I consider myself a pro at online dating, and I say that ironically. After three years of downloading, swiping, meeting, deleting, dating, and re-downloading, I’ve pretty much tried them all: Match.com, OkCupid, Tinder, Hinge, Bumble. I even once filled out an eHarmony.com profile, but never followed through.
I’ve learned a lot through my years of maneuvering the world of digital love – about myself and other people – and oftentimes, people ask me, “What’s the craziest date you’ve ever been on?” “Do you have any horror stories?” “Do you see a lot of umm…inappropriate pictures?” To that last one, I’ve thankfully seen less than expected.
And while I haven’t been on any dates I’d classify as horror stories, I definitely have a lot of interesting stories. That’s one aspect of online dating that I find really fascinating: it’s led me to so many interesting people that I’m sure I wouldn’t have met otherwise. However, while Tinder and the like have the reputation of being “hook-up” apps, there are actually people on dating apps, like myself, who are looking for something more substantial.
I’ve had a few guy friends in the same boat who are extremely curious about the ladies’ side of things. “What makes you swipe right or left?” they’ll ask. “What’s a good way to get a girl’s attention?” There’s no right answer for these, as they vary for everyone, but to give you an idea of how I make my picks online, here are some online dating do’s and don’ts for the opposite sex:
Fill out your bio. I know it can be hard to write about yourself or come up with something super clever and witty, but unless I find you really attractive, a blank bio might warrant a swipe left. It doesn’t have to be much…a few describing words or even a joke is fine. I’ve found a good one-liner is a great conversation starter.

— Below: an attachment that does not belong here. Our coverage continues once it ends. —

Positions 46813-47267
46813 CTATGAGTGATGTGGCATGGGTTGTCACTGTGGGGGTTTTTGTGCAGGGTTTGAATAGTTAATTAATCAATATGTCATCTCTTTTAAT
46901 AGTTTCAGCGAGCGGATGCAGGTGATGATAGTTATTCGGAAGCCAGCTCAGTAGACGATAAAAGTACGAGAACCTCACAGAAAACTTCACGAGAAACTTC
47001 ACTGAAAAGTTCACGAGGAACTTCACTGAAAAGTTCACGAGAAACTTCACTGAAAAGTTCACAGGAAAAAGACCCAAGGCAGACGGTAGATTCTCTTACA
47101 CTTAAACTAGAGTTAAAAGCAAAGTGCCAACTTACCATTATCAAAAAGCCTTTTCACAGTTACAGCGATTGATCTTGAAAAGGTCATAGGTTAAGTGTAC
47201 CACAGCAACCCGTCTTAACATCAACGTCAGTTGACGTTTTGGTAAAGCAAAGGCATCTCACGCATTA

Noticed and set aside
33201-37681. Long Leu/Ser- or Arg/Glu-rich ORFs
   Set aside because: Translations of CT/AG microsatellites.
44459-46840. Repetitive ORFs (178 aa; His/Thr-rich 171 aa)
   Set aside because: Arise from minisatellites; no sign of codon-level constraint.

Send me to all of your social media accounts. Chances are, if I start talking to someone and we plan to meet up, I’m going to check them out on Facebook first, but for some reason, when guys list their Snapchat name, Instagram account, and websites, it feels very promotional to me. Yes, I’m on an online dating site, but I want a real-life relationship. Some girls might see this as a way of “getting to know people” better, but I’d rather do that in person.
Choose pictures wisely. We want to know who you are, not all your friends. It’s totally cool to include group photos, but make sure you have some solo ones too, so it’s clear which one is you. Pictures of you with your ex-girlfriend(s) aren’t great choices, and neither are pictures where you’re passed out, hitting up an ice luge, surrounded by a dozen empty cans, etc. I’m down for a rager every once in a while, but I’m also not looking to hit frat-level parties every weekend – college was 5 years ago. It’s nice to know you can have fun, but I hope late-night partying isn’t your only hobby.
Along the same line, headless body pictures are a turn-off for me. Pictures of the nether region are an immediate left, but I’m also talking about shirtless photos. (Leave a little mystery, guys!) I’m not interested in seeing a decapitated six-pack. Smiles are so much more attractive, and pictures like that make me think you’re only interested in the physical aspects of a relationship.
Message me with just a “hey” if we match. I know y’all are more creative than that. Saying something that kicks off a conversation is key, which is why the joke-in-bio is my go-to. People offer other jokes, tell me I’m funny, ask if I have others, which eventually leads to conversation. If you don’t have a knee-slapper (though there’s always Google), messaging someone with a question is a much better start than a simple “hi.” Something along the lines of “Hey, how’s your weekend going?” or “Hey there, how long have you lived in XX?” makes me feel like that person is interested and wants to put effort into talking, rather than making me carry the conversation.
Remember there’s a real person on the other side of the screen. Dating in your 20s – whether you’re looking for something casual, serious, or somewhere in between – is really tough, and you never know what the other person has gone through. Be kind, and ultimately, don’t say anything on the screen you wouldn’t say to their face.